Introducing New Links in Ethiopia...

Posted by Colin Corbridge on Thu, 20 Nov 2008 | Bookmark: digg this Post this to Post this to Facebook

For many of us, our perceptions of Ethiopia are inextricably linked to the iconic images of the mid-1980s – graphic depictions of drought, famine and hunger. But more than 20 years later, what does Ethiopia look like today?

To find out, we speak to Bishop Andrew Proud – the Area Bishop for the Horn of Africa.

“The first thing to say is that Ethiopia is a huge, diverse and beautiful country, with stunning scenery and people. Somewhere between 50% and 60% of the population are practising Christians, and Islam, which has existed side-by-side with Christianity for four hundred years, is growing fast”, says Bishop Andrew.

“Ethiopia may be poor,” he comments, “but it is not a country in despair. The people are highly motivated and work hard to find pathways out of poverty. We want to help them because we believe that Christ came so that they may have life – and life in all its fullness.”

Poverty remains a major challenge however and when it’s compounded by food shortages many people find themselves in positions of great need.

In recent months the UN has reported on a range of crises in Ethiopia: critical food and water shortages in south-eastern Ethiopia where many families are eating only one meal a day; food insecurity in the Sidama zone where thousands of children can no longer go to school; flash floods in Gambella that have displaced more that 20,000 people.

These issues affect the whole region and hunger, says Bishop Andrew, is “not limited to the countryside."

Peter Smerdon, a senior public affairs officer for the UN World Food Programme, explains: “The urban poor in the Horn of Africa are the new face of hunger in a region where up to 14.6 million people now require humanitarian assistance due to poor rains, high food and fuel prices, conflict, animal disease, inflation and poverty.”

"The situation of the urban poor has worsened; they are now getting more vulnerable; it is no longer just the old caseload of drought-affected people. In Ethiopia,” he says, “some 4.6 million people will need emergency food aid for the rest of the year.”

It’s in the context of this challenging and constantly changing situation that the local church is trying to make a difference. But the church wants to provide more than quick-fix solutions to these current crises; they are committed to widespread transformation through long-term development.

Ethiopia may be poor but it is not a country in despair…

“The Anglican Church is really very small, by most standards”, says Bishop Andrew. “First established in the 1920s, St. Matthew’s, the city centre church in Addis, ministered to British and Commonwealth expatriates. Twelve years ago, at the request of refugees from Southern Sudan, St. Matthew’s established a daughter church in Gambella town, on the Sudanese border, to establish a ministry in the refugee camps.”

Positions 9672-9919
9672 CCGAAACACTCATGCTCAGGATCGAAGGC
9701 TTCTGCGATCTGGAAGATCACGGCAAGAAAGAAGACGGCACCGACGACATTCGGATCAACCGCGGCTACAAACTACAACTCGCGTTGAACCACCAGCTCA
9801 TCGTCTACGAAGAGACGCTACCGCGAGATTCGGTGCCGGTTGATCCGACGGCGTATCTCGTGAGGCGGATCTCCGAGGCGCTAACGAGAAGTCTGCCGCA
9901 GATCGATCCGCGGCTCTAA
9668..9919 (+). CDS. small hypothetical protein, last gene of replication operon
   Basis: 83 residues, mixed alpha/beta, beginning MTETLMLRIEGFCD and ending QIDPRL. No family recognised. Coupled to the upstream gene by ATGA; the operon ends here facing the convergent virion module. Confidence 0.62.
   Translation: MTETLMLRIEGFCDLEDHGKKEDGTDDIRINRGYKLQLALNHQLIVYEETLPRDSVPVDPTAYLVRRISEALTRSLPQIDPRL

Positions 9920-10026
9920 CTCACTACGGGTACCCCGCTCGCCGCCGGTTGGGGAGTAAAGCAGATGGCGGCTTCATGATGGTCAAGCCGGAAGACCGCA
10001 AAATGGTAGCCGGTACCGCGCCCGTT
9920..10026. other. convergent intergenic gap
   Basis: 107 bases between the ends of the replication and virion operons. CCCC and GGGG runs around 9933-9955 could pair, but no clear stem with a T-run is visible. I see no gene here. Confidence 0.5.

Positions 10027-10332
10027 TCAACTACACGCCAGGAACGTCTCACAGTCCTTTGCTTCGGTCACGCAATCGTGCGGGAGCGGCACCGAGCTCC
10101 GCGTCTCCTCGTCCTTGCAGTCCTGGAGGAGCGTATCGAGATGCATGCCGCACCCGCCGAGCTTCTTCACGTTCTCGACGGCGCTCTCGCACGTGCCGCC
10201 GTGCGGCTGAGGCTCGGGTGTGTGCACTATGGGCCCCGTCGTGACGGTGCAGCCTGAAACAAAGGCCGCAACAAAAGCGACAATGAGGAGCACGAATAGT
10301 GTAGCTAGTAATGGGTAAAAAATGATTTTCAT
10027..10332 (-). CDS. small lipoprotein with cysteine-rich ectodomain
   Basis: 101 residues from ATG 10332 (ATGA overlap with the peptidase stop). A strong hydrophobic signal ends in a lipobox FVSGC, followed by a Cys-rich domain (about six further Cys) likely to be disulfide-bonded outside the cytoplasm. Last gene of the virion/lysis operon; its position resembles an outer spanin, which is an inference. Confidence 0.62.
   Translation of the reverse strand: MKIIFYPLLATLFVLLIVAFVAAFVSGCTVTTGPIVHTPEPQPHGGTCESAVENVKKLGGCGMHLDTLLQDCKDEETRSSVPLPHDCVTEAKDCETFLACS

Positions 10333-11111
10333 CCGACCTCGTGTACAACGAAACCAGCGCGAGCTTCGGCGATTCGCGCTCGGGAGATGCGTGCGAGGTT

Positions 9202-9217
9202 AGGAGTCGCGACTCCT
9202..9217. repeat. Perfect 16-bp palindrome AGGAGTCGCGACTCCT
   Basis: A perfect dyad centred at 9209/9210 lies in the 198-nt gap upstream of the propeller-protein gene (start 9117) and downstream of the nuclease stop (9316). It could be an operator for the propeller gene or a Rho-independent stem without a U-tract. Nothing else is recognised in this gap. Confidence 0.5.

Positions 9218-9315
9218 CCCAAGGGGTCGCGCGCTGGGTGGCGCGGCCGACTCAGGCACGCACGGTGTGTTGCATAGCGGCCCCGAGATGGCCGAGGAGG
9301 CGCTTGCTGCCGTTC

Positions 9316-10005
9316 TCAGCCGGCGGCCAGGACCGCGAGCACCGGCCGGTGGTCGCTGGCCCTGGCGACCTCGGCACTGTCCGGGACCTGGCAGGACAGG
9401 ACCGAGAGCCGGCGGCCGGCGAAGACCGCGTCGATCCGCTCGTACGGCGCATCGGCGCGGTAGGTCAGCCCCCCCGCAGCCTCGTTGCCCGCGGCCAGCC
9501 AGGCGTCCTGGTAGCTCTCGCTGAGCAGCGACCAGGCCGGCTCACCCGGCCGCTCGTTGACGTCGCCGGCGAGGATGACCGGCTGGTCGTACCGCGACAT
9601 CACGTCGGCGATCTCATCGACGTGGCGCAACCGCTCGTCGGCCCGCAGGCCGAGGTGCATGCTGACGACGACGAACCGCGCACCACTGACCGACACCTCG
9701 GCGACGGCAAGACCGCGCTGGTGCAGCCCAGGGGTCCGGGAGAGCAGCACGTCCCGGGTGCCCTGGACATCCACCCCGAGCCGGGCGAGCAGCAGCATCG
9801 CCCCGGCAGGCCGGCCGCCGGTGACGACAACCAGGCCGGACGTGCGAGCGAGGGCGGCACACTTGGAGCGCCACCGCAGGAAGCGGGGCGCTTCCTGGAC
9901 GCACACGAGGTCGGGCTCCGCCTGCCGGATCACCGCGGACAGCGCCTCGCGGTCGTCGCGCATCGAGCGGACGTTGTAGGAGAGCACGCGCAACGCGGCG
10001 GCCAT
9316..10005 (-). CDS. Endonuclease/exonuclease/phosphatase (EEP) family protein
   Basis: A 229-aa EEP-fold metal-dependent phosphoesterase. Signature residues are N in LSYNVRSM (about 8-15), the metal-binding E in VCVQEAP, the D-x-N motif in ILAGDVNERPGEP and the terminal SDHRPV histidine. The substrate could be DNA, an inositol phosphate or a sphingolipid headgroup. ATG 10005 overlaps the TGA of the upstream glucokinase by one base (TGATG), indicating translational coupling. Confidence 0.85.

As Bishop Andrew explains, it’s in Gambella that CMS Ireland’s new links are beginning to take shape.

“Gambella, two days hard-driving by 4 wheel drive vehicle, is the capital of the regional state named after it. It is hot, humid, swampy, rich in resources – including oil – and severely under-developed.”

“In recent years the Anglican Church has grown substantially. There are now 43 churches in all, mostly outside the refugee camps, amongst indigenous peoples. They are clustered into 10 Mission Centres and we now number some 6,000 Christians.”

As the area develops, “Gambella town is going to be an important place and the Anglican Church is well placed to make a substantial contribution to its development, thanks to our partnership with CMS Ireland”, explains the Bishop.

“We have just started to build a new training centre on two hectares of land given by the government, which will comprise library and seminar facilities, an inter-tribal church, offices and guest accommodation.”

“We already have a hugely successful TEE (Theological Education by Extension) programme which will share this site and we’re about to launch two new major development programmes from this site, with CMS Ireland’s help. These programmes focus on school support & adult literacy and peace development.”

In the face of significant challenges and profound difficulties across the whole region, the local church is investing in education, reconciliation and evangelism as it tries to live out its mission calling. While many of Ethiopia’s historic difficulties remain, God’s people there are committed to following His example. This is a church that’s prepared to get its hands dirty, to bring hope, peace and transformation. That’s mission.

Irish Aid’s €500,000 grant represents 75% of the necessary funding for the project and we are now looking to raise the remainder from churches and individuals in Ireland. If you would be interested in learning more about this work or would like to get involved then please contact David Gough through our Dublin or Belfast offices.

Bishop Andrew Proud is a USPG Mission Companion.

Keep your eyes on the Where we Work section of our website for more information about Ethiopia in the coming weeks.